* In Parsi cuisine, an omelette is called Pora which consists of eggs, onion, tomato, green chillies, coriander leaves. Usually had for breakfast with Indian/Irani tea and bread.

 

Tuscan Seasoned Pork Medallions w/ Roasted Asparagus and Roasted Butternut Squash

May 30, 2019 at 6:36 PM | Posted in Pork, pork tenderloin | Leave a comment
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Today’ Menu: Tuscan Seasoned Pork Medallions w/ Roasted Asparagus, Roasted Butternut Squash, and Baked Garlic Loaf Bread

 

 

 

For Breakfast this morning I made some Simply Potatoes Shredded Hash Browns, Heated up some Meijer Diced Ham, fried an Egg Sunnyside Up, and made a cup of Bigelow Decaf Green Tea. I made a bed of the Hashbrowns in a bowl and sprinkled some Sargento Reduced Fat Sharp Cheddar Cheese. Next I put the Diced Ham over top the Hash Browns then put the Sunnyside Up Egg on to top it off. 77 degrees, humid, and thunderstorms out today. Same weather a bit cooler. Dayton, Ohio which is just North of where we live is still recovering from 5 tornados in that area a couple of nights ago. So much damage, I have a few friends in Dayton and they all were hit by one of the tornados. But all are okay health wise. Not a lot going on today. For Dinner tonight its Tuscan Seasoned Pork Medallions w/ Roasted Asparagus and Roasted Butternut Squash.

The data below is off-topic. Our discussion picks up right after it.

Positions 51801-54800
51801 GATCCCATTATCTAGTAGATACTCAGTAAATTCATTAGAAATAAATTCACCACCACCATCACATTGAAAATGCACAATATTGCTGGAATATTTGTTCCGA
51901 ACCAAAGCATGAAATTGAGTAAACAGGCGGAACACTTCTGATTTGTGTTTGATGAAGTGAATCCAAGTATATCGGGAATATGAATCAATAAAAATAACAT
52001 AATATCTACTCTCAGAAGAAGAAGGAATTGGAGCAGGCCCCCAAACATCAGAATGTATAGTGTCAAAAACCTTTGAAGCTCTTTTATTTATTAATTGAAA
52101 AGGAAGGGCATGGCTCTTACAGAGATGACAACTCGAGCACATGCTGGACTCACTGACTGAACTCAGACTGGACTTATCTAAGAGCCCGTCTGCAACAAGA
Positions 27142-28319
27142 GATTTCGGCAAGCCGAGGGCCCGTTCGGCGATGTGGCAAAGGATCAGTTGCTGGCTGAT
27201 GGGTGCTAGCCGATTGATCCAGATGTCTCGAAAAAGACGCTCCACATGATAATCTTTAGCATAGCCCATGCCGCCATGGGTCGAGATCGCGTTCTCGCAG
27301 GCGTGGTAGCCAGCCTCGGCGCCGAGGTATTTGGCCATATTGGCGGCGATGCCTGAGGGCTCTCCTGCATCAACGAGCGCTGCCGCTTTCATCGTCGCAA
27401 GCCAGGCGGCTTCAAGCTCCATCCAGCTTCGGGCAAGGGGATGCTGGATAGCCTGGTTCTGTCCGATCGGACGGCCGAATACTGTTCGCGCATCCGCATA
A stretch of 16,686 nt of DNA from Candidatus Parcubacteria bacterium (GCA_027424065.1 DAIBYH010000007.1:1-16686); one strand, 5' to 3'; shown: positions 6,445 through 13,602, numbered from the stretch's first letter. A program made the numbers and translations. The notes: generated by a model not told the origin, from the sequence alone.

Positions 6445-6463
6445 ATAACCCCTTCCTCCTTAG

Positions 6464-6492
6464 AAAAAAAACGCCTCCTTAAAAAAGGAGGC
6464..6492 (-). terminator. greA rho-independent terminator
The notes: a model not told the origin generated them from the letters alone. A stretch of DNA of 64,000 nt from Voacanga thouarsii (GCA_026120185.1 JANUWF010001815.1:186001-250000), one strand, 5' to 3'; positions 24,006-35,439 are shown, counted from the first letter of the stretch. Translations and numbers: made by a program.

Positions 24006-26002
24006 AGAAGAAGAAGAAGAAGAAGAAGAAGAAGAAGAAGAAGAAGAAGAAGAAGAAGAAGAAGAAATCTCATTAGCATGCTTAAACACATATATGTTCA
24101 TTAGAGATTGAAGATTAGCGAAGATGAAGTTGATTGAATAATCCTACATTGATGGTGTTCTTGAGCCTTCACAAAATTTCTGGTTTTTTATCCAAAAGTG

I’m using the Costco, always delicious, Tuscan Seasoned Pork Loin Medallions. The package had 20 slices in it and have them in the Freezer. So Last night I grabbed a couple of packages out of the freezer and let them thaw overnight in the fridge. I think that’s my last packages of the Pork Medallions, time for Costco run!

 

 

 

 

 

 

To start I preheated the oven on 400 degrees. To prepare them I used a Cast Iron Skillet. Sprayed it with Pam Cooking Spray and added 1 tablespoon of Extra Light Olive Oil and heated it on medium heat. I then lightly Salted the Pork with Sea Salt and a sprinkle of McCormick Dried Parsley. Added the Medallions to the skillet and cooked it for 2 minutes a side, as it just started to brown. Then from the stove to the oven, love Cast Iron Skillets! I then baked them to a medium rare, 145 degrees in the center of the medallions using a meat thermometer. Pork Tenderloin is one of my favorites. The Pork is so tender and flavorful. Seasoned just right and so moist.